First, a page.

I am generally a pretty good hill runner, but I had not really prepared myself to run a hilly half marathon, and these were very steep, sizeable hills, and really caught me off guard. I still managed to pass some people through this hilly section, but it definitely slowed me down. Miles 7 through 10 - 7:27, 8:03, 7:23, 7:43.
I did my best to take advantage of the downhills when I got them, but the steep inclines took the wind out of my sails a bit.
As we came down what would turn out to be the last of the hills, with just about three miles to go, I kept thinking that if there weren't any more hills, I might still be able to pull this off.
And aside from two very, very slight inclines in the last few miles, it was a much flatter stretch, and I was able to get back into a good rhythm and ran mile 11 in 7:21, and mile 12 in 6:58. And once I had recovered from the hills, that pace in the low 7s was feeling good again.
Ran into the final stretch at a 7:10 pace, and crossed the finish in 1:40:33.
Am I disappointed that I was 34 seconds shy of my goal? Just the tiniest bit. But mostly incredibly proud that between September and November, I was able to shave 5 minutes off my half marathon time, with just regular, consistent running. Imagine what I can do when I actually train?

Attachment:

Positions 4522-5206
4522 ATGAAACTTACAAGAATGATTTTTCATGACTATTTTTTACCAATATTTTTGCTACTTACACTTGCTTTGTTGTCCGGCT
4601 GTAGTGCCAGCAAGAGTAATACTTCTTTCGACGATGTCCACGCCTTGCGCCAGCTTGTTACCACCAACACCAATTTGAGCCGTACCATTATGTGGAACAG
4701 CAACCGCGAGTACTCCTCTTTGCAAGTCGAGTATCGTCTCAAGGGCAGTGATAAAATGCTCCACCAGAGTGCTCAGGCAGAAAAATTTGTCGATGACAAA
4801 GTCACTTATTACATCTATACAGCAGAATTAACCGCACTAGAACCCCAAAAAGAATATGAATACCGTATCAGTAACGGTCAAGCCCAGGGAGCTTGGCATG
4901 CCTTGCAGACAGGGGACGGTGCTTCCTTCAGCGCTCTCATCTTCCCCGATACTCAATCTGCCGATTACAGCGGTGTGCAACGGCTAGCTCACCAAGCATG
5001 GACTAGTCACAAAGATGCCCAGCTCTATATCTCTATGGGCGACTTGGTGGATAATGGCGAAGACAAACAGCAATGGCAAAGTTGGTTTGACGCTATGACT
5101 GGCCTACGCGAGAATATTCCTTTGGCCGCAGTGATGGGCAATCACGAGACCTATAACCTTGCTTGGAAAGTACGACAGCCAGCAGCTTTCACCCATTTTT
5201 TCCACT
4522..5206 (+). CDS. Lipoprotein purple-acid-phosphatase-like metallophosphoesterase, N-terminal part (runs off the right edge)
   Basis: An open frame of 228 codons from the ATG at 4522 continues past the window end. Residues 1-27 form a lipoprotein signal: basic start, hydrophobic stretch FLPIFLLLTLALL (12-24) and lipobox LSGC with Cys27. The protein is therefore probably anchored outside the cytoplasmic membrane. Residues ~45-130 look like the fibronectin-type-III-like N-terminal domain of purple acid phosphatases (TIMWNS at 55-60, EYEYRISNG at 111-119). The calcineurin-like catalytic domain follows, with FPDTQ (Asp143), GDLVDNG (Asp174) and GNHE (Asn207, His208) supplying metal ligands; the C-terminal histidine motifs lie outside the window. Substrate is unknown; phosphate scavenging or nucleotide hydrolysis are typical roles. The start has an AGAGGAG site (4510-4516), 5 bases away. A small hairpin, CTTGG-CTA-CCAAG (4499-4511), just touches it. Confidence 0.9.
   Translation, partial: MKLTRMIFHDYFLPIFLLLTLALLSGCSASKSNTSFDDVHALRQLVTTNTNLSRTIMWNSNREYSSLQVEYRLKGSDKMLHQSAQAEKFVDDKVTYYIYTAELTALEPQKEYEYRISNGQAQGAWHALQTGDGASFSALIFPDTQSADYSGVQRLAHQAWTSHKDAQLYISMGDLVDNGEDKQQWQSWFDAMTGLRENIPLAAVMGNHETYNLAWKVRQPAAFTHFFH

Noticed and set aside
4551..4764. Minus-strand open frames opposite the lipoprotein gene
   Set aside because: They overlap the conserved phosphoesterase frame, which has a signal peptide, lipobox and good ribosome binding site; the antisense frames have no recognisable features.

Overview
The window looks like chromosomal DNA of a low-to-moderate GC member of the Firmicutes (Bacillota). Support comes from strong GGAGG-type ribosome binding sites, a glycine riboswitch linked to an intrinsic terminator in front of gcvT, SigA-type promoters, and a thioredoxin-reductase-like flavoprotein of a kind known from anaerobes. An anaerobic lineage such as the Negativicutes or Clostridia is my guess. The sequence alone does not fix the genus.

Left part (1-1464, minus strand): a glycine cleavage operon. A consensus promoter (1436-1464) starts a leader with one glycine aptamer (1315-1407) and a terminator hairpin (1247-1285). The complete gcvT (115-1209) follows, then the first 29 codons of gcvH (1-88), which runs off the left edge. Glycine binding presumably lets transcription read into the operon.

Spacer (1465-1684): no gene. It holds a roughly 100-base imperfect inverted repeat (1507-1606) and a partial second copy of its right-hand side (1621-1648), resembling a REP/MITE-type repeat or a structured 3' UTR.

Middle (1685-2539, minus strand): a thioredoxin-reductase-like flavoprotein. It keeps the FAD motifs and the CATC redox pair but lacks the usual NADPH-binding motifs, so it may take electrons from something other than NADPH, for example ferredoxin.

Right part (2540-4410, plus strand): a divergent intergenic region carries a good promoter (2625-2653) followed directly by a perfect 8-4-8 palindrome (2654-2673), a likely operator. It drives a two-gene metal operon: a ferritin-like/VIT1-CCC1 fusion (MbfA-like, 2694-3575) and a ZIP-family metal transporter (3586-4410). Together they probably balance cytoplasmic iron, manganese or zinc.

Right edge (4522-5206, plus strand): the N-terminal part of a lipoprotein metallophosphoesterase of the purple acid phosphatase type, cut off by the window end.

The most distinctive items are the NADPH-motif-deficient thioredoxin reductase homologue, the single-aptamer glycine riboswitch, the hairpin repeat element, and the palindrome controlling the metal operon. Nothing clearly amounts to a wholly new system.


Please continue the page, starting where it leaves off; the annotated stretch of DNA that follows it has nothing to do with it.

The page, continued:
And a few other things put it all into perspective -
When I ran the half 4 years ago, I was in great shape and had been training hard, and ran a 1:39. So to be able to come within a minute of that, with virtually no actual training, on what is now a much hillier course, I think is pretty telling.
Also - 6th in my age group out of 544 makes me very happy, as this is a big race (10,515 total participants), and I'm thrilled to even be in the top ten in my age group.
And lastly - especially with a big race like this, it's extremely difficult to run the tangents, and my Garmin had me finishing at 13.52 miles, which equates to an average 7:26 pace (not the 7:40 pace that's my official 13.1 time). And if a 7:26 pace feels good for 13.1 miles, I'm in a good place!
So it was another great weekend in Philly, and I feel very happy and satisfied with my effort and the results. Although the new half course was far hillier, it was still beautiful and scenic, and I had a fun time both at the race and the rest of the weekend with my friends.
With that, I'm now more excited than ever to pick a spring marathon, put together a training plan, and get to work! I'm eyeing a couple of very small local races, mostly because I like the idea of being close to home and not having to travel.
As fun as it is to get away for the weekend, I am looking at my next marathon as a means to an end - I want a BQ, and hopefully a PR, so it's not about the fanfare and the festivities - it's about putting my head down and running my own race.
Still some more thinking to do, but hopefully I'll have a plan in place soon, and I know I'm more than ready to start training.
Philly by the numbers:
7:40 pace by official time, 7:26 pace (13.5 miles) on my Garmin
6 of 544 age group
182 of 6,261 females
682 of 10, 515 overall